Bill said on October 27, 2008 at 10:22 pm
For all the shoe afficionados, this Chevy Traverse commercial:
Gasman said on October 27, 2008 at 10:39 pm
After reading about the Secret Service rousting of attendees at the Palin rally in Ft. Wayne, I wondered, why? Have there been threats against her life? Just today, we learned of yet another group of white supremacists who had hatched a plan to kill Obama. After uncovering more than one such threat, I have not heard of the Secret Service being nearly as thorough in searching Obama supporters at his rallies. Why? It would seem logical if the searches would be more extensive for Obama than Palin. Thoughts?
Catherine said on October 27, 2008 at 10:44 pm
Jolene, what you said about teaching statistics, sampling and research methods. Many math curricula contain references strands labelled as statistics starting as early as 2nd grade, but it’s frequently taught by people who barely passed their one required college statistics class.
My favorite recent celebrity statistics misadventure: Charlie Sheen saying that the odds were in favor of his wife having a boy, since he already has 3 girls. Sorry, Charlie, those are unique events. Sadly for the teachable moment aspect (but happily for the family), it turns out she is expecting 2 boys.
Jolene said on October 27, 2008 at 11:01 pm
Thanks, Catherine. Maybe in my next life, I’ll be able to make more of a contribution to teaching scientific reasoning. In this life, I haven’t made much progress . . . perhaps because I’ve spent too much time reading random stuff of the Internet.
Here, for example, is a nice little story about support for Obama in the anthracite coal mining region of PA–Scranton and its surrounds. No special news, but it’s nicely done w/ lots of detail and has good news for Obama fans about support for him in an unlikely jurisdiction.
John said on October 27, 2008 at 11:06 pm
The Caine Mutiny was a classic. The confrontation between Van Johnson and Bogey was great. You want the Captain to be destroyed but then the bottom falls out and you see the other characters in their true light. A Few Good Men has a similar confrontation.
But the Lauren Bacall quote (from above) was from To Have and Have Not which had a great Bogart performance. And Walter Brennan to boot!
del said on October 27, 2008 at 11:26 pm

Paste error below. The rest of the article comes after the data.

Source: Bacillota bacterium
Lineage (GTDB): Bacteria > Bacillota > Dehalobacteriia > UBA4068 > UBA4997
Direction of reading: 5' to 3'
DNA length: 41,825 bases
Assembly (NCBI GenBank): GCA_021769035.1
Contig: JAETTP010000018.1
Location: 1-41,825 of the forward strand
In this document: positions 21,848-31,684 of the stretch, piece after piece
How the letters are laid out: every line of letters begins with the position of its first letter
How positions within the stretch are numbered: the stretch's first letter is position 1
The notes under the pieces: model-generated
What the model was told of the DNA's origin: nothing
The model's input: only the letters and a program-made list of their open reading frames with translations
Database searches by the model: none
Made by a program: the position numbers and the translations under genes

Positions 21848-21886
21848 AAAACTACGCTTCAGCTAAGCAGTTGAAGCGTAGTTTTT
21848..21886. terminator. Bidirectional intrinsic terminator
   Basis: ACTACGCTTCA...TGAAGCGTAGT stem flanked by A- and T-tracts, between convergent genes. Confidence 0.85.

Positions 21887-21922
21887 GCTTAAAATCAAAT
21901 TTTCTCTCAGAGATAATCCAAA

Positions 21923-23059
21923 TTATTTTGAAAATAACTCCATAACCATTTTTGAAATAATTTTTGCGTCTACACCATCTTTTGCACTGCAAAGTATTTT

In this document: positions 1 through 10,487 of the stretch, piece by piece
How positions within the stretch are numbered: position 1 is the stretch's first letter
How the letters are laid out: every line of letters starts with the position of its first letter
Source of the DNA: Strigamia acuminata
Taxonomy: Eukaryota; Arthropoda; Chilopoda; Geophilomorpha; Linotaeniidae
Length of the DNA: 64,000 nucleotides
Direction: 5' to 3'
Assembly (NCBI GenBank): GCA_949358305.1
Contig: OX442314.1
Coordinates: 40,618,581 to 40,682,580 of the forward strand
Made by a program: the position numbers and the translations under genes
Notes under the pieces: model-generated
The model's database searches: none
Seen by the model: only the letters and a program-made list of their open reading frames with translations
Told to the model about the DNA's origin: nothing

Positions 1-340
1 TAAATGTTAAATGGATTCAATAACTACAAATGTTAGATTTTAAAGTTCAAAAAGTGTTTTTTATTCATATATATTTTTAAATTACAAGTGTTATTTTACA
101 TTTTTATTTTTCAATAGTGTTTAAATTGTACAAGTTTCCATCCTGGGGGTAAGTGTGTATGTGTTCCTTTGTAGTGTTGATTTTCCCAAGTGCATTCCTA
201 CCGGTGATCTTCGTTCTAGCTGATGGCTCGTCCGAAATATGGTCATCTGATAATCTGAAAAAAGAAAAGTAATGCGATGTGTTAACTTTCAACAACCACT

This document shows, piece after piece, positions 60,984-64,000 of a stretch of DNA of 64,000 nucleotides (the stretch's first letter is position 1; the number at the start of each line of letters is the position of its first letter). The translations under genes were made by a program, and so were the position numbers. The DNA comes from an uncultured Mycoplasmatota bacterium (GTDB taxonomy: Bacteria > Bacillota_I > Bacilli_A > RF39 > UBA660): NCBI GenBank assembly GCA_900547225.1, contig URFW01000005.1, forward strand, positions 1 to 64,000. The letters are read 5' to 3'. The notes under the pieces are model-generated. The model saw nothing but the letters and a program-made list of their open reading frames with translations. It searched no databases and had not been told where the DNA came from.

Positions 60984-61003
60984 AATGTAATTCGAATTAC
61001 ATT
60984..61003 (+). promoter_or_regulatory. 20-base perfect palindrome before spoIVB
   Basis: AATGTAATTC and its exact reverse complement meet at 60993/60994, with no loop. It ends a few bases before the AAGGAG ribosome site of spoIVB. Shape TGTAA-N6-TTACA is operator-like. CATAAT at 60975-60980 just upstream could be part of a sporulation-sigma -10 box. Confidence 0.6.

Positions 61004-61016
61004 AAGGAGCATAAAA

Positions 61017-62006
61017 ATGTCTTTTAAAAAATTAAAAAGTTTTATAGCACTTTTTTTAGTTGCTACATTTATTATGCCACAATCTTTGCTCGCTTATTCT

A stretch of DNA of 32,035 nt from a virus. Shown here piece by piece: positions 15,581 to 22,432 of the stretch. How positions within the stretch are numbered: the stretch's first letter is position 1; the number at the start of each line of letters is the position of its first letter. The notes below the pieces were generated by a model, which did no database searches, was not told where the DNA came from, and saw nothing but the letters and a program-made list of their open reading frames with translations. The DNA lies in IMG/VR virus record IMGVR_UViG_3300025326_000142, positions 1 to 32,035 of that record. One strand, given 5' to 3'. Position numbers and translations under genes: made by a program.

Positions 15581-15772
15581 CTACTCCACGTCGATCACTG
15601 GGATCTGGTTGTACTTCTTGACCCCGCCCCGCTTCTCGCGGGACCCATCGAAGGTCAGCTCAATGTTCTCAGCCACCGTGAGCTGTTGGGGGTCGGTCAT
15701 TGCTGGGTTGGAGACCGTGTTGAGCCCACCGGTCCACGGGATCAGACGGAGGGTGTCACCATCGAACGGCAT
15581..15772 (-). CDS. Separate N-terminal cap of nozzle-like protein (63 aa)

Mark, your comments were well put. Still, for me, I don’t share your concerns at this time. It’s tough to speculate precisely about what Obama might do as president other than what he represents. As Americans we’re ingrained to fear “redistributive” philosophies — the serfs storming the castle. But I think that’s not the right narrative for our times. The converse type of injustice shoud be feared too — powerful societal interests taking advantage of vulnerable groups. Those folks, ordinary Americans, don’t need equality; they don’t want equality. They want hope.
Nor do they want references to John McCain’s penis or euphemisms about whether his soldier salutes. Rim shot.
brian stouder said on October 27, 2008 at 11:29 pm
John – and don’t forget Fred MacMurray! What a great slimebag he was!
For awhile there, I really liked the actor John Garfield; he always seemed to play conflicted bad guys; if he was in his halcyon days now, he’d be in all the Scorcese movies.
Gasman – I think the Palin stop in Fort Wayne was screwed from the get-go. I think the Secret Service is being scapegoated instead of the real source of the trouble; the McCain-Palin campaign itself.
It does appear that the wheels are coming off, and the the RNC has an agenda, and the McCain people have another agenda, and the Palin people actually seem to have yet another agenda. One has to believe that there’s simply no single authority making the calls right now.
The first tip-off was the whole “ticketing” thing…they even had different sorts of tickets – “VIP” ones that were supposed to get the bearer closer to the candidate, and “regular” tickets that would get you into the arena….and they announced again and again that if you had no ticket you would not get in at all.